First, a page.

(In case you’re wondering, “canonicalization” and its related words come from the world of religious writing. There, books or theories and other ideas may develop for a certain time until they are “canonized” – declared the best – and may no longer be edited. It is then part of the “Canon” or official doctrine.

As to the problem being referred to as a “duplicate content” issue, this is incorrect because duplicate content refers to a situation where more than two or more websites share the same content. Obviously, robots.txt can’t disallow pages on someone else’s website and is therefore useless in a duplicate content situation. Here the duplicate versions of the content are all on the same website. The difference is like that of a big company’s IT department and marketing department both publishing separate but identical press releases (the canonicalization issue) as opposed to two rival companies both claiming a new discovery as their own.)

How to write robots.txt and implement it on your website

The first thing you need to do is write a robots.txt file (i.e. create one).
Open Notepad (Mac users use a text editor that can output “.txt” format files) by clicking Start -> Accessories -> Notepad.

Now, type (or copy-paste) the following two lines into Notepad.


Next, save your file as “robots.txt”. The .txt extension should be on by default if you’re using Notepad. You just need to save the file as “robots” (without the quotation marks). Be sure to use the lower-case, because some technologies may not work well with a “Robots.txt”, for example.

The fourth step is to customize the robots.txt file by writing out which robots you want to exclude (by altering the User-Agent line) and from what files or folders you want to exclude them. Below are some examples from the official robots.txt site. Once you’re done customizing your robots.txt file, you just upload it to the root directory of your website (it won’t work if you upload it anywhere else, such as a subdirectory).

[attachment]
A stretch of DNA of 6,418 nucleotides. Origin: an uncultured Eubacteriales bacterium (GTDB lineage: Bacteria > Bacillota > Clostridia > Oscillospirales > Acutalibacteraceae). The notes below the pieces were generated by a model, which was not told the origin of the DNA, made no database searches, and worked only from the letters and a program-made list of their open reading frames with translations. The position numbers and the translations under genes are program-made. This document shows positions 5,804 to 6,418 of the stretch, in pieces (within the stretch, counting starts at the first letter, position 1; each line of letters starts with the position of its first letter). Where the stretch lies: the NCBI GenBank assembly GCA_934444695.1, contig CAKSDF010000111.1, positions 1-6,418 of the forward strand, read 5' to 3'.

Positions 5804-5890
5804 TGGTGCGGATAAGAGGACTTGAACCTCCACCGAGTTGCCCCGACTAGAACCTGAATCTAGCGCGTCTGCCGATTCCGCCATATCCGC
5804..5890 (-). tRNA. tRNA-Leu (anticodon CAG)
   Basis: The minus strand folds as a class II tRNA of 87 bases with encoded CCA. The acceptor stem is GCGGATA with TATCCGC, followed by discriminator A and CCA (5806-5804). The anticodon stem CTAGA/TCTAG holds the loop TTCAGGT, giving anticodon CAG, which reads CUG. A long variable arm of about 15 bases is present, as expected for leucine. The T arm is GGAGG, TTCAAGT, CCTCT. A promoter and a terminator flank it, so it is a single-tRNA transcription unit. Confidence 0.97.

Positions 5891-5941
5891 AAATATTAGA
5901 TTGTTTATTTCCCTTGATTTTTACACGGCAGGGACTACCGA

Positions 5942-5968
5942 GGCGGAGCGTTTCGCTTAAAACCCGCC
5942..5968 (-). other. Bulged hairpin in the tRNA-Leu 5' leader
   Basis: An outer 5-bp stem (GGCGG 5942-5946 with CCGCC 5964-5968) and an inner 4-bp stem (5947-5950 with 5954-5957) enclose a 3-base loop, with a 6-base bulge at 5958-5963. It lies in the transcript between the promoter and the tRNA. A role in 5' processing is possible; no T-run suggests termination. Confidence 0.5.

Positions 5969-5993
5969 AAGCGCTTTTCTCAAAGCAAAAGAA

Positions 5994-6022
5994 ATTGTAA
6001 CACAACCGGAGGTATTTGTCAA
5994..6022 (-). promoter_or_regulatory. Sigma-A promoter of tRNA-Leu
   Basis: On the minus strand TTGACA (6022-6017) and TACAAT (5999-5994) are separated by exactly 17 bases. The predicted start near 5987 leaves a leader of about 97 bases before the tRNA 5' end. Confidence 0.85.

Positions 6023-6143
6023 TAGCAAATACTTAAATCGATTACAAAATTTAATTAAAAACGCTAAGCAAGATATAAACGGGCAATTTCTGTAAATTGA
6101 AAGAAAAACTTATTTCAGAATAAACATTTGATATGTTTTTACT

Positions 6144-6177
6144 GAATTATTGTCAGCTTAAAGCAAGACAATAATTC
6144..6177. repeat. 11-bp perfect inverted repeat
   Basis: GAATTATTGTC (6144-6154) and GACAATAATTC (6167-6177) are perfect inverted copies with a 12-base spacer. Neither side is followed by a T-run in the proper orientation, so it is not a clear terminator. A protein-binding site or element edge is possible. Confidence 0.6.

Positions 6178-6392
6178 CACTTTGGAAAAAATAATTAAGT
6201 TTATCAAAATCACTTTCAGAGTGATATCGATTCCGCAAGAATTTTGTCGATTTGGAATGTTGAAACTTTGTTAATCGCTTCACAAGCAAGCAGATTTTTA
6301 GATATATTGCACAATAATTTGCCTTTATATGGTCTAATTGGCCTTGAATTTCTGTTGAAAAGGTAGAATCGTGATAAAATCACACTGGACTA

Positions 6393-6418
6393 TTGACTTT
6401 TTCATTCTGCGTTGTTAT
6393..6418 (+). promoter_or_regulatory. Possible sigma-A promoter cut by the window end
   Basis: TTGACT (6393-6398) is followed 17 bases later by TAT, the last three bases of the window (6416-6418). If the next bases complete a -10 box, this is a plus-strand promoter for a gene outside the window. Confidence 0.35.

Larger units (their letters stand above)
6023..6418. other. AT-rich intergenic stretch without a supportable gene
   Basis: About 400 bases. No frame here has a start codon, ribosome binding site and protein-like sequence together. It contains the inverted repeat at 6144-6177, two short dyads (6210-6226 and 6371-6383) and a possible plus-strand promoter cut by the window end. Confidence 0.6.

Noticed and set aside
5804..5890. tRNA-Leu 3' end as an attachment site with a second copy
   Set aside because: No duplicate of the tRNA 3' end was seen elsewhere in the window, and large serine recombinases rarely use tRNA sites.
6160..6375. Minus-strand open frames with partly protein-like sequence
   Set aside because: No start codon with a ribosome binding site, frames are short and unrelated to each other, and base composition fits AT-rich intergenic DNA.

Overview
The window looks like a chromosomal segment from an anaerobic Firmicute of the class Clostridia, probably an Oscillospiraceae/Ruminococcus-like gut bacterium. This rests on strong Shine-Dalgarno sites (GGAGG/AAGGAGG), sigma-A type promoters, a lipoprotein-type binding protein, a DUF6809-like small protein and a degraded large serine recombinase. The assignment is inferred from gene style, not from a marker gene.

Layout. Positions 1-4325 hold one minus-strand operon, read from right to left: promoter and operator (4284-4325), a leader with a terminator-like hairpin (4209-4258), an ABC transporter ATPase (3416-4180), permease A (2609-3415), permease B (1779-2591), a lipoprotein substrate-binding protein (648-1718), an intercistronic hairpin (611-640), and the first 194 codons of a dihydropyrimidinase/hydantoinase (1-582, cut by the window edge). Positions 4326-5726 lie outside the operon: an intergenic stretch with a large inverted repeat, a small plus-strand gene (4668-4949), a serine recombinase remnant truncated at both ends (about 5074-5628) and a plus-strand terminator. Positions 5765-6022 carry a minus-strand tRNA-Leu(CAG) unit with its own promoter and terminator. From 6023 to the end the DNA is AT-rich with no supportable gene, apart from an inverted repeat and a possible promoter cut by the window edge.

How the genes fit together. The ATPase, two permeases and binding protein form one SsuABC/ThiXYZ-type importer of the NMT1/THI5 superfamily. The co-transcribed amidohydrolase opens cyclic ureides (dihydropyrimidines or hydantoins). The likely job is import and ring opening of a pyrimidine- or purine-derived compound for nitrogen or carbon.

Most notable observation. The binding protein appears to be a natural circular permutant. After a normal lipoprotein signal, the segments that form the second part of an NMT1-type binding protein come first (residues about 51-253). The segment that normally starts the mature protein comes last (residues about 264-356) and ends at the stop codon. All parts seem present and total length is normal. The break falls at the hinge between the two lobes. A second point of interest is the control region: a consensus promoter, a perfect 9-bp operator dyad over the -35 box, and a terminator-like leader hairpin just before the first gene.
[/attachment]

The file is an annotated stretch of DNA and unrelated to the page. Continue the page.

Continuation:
What to put into the robots.txt file

The “/robots.txt” file usually contains a record looking like this:
User-agent: *
Disallow: /cgi-bin/
Disallow: /tmp/
Disallow: /~joe/

In this example, three directories are excluded. [Namely the cgi-bin, tmp and~joe directories. A directory in server jargon is a file folder: it’s a place where other files are kept and from which they may be accessed. By disallowing an entire directory, you block all the files it contains from search engine robots. These directories should not be confused with yellow-page style directories that list websites, such as Joe Ant.]

Note that you need a separate “Disallow” line for every URL prefix you want to exclude — you cannot say “Disallow: /cgi-bin/ /tmp/”. Also, you may not have blank lines in a record, as they are used to delimit multiple records.

Note also that regular expression are not supported in either the User-agent or Disallow lines. The ‘*’ in the User-agent field is a special value meaning “any robot”. Specifically, you cannot have lines like “Disallow: /tmp/*” or “Disallow: *.gif”.

What you want to exclude depends on your server. Everything not explicitly disallowed is considered fair game to retrieve. Here follow some examples:

To exclude all robots from the entire server
User-agent: *
Disallow: /

To allow all robots complete access
User-agent: *

Or create an empty “/robots.txt” file.

To exclude all robots from part of the server
User-agent: *
Disallow: /cgi-bin/
Disallow: /tmp/
Disallow: /private/

To exclude a single robot
User-agent: BadBot
Disallow: /

To allow a single robot
User-agent: WebCrawler

User-agent: *
Disallow: /

To exclude all files except one
This is currently a bit awkward, as there is no “Allow” field. The easy way is to put all files to be disallowed into a separate directory, say “docs”, and leave the one file in the level above this directory:
User-agent: *
Disallow: /~joe/docs/

Alternatively, you can explicitly disallow all disallowed pages:
User-agent: *
Disallow: /~joe/private.html
Disallow: /~joe/foo.html
Disallow: /~joe/bar.html

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Author: sroiadmin